We remained in this camp two days and a half, and before we left engaged a young man named Narleyow to accompany us as guide and seal hunter. His wife, Innokpizookzook, and their child, a little girl about three years old, also went with us. Our new hunter was given a gun and ammunition, and placed in the care of Equeesik to instruct in the use of fire-arms. I noticed that these people have slightly fairer complexions than the natives of Hudson's Bay, and the women are somewhat more elaborately tattooed, despite which they are quite comely. The children are all remarkably pretty, but the men have a ghastly look from wearing wooden goggles to guard against snow blindness, which makes the skin around the eyes, where protected by the goggles, several shades lighter than the rest of their face.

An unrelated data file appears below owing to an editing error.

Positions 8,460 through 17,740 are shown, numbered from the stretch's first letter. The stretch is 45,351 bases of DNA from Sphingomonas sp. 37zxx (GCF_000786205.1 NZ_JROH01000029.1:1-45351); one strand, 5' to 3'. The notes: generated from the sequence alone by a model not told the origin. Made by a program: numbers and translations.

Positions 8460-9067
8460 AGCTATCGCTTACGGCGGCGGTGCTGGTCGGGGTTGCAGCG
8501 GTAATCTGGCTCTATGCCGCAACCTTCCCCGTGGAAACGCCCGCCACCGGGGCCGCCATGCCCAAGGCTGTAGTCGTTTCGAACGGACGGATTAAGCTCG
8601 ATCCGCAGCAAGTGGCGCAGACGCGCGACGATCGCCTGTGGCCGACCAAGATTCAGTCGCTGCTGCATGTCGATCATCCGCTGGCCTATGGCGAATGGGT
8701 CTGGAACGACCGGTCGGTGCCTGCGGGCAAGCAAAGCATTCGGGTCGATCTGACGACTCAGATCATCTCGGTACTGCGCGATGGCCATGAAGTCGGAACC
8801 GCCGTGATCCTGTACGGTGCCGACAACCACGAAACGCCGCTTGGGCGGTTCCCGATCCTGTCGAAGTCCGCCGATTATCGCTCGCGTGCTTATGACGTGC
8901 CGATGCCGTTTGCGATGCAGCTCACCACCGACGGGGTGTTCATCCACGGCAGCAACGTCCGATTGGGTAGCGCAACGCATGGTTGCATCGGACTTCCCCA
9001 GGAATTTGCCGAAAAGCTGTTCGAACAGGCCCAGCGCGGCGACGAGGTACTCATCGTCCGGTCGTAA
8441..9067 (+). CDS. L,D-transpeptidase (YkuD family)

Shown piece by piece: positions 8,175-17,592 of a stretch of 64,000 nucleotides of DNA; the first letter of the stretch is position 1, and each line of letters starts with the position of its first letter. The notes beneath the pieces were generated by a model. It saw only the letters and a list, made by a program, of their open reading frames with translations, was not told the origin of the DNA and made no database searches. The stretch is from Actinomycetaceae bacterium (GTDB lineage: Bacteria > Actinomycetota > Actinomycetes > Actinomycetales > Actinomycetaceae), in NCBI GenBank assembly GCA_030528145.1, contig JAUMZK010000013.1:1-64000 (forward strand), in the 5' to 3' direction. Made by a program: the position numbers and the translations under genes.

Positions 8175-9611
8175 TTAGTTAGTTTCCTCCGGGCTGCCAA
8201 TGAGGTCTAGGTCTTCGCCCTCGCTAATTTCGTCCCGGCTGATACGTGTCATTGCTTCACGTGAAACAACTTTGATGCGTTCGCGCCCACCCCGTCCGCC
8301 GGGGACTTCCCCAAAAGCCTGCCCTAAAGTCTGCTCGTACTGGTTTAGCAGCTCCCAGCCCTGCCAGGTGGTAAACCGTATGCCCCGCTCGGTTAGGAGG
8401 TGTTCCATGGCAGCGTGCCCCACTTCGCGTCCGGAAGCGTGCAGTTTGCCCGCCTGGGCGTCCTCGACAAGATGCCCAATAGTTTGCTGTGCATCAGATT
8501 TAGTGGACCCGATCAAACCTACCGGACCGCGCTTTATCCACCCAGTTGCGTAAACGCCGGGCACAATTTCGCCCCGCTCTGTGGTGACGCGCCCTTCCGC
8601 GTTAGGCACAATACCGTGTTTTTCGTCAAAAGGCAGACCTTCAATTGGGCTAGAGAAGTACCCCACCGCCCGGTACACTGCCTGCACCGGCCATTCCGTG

We reached Back's River in four more marches, two of which were on the Hayes River, and two on land, crossing from the great bend to avoid the detour that otherwise we would be compelled to make. We were compelled to remain in camp one day, while on the land, on account of a severe storm. The day we reached Back's River was also one of the most disagreeable days we marched, and it was a joyful sight to us, after nearly two months' travelling over an entirely unknown country, to find ourselves within easy reach of our destination. It seemed as if nothing now could prevent the accomplishment of our desire. As long as we were dependent upon the snow the prospect was growing more and more dubious; but with the salt-water ice beneath us, we felt assured of reaching our destination in due season. We remained one day at Montreal Island, to look for the remains of the cairn spoken of by Peowat, but every trace of it had been removed, as he said.